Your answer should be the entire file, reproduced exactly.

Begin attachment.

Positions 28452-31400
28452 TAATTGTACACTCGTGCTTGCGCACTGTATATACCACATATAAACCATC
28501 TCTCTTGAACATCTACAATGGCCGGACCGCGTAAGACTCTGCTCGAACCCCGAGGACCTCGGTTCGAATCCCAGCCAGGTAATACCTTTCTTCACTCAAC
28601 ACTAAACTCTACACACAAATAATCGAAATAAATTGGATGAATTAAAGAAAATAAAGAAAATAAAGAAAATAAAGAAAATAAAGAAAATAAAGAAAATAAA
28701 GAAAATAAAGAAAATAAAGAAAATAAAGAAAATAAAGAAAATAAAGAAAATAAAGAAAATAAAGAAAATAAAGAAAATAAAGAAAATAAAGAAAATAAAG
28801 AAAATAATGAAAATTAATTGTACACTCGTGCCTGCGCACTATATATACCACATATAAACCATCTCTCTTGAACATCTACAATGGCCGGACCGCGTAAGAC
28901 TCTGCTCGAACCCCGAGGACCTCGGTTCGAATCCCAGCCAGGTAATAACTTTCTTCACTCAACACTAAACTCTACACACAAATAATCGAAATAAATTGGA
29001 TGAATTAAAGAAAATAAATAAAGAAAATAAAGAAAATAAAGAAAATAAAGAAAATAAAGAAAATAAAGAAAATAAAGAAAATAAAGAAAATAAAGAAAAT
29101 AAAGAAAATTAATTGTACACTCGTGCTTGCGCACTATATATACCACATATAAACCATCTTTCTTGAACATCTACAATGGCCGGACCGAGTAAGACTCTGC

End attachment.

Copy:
Positions 28452-31400
28452 TAATTGTACACTCGTGCTTGCGCACTGTATATACCACATATAAACCATC
28501 TCTCTTGAACATCTACAATGGCCGGACCGCGTAAGACTCTGCTCGAACCCCGAGGACCTCGGTTCGAATCCCAGCCAGGTAATACCTTTCTTCACTCAAC
28601 ACTAAACTCTACACACAAATAATCGAAATAAATTGGATGAATTAAAGAAAATAAAGAAAATAAAGAAAATAAAGAAAATAAAGAAAATAAAGAAAATAAA
28701 GAAAATAAAGAAAATAAAGAAAATAAAGAAAATAAAGAAAATAAAGAAAATAAAGAAAATAAAGAAAATAAAGAAAATAAAGAAAATAAAGAAAATAAAG
28801 AAAATAATGAAAATTAATTGTACACTCGTGCCTGCGCACTATATATACCACATATAAACCATCTCTCTTGAACATCTACAATGGCCGGACCGCGTAAGAC
28901 TCTGCTCGAACCCCGAGGACCTCGGTTCGAATCCCAGCCAGGTAATAACTTTCTTCACTCAACACTAAACTCTACACACAAATAATCGAAATAAATTGGA
29001 TGAATTAAAGAAAATAAATAAAGAAAATAAAGAAAATAAAGAAAATAAAGAAAATAAAGAAAATAAAGAAAATAAAGAAAATAAAGAAAATAAAGAAAAT
29101 AAAGAAAATTAATTGTACACTCGTGCTTGCGCACTATATATACCACATATAAACCATCTTTCTTGAACATCTACAATGGCCGGACCGAGTAAGACTCTGC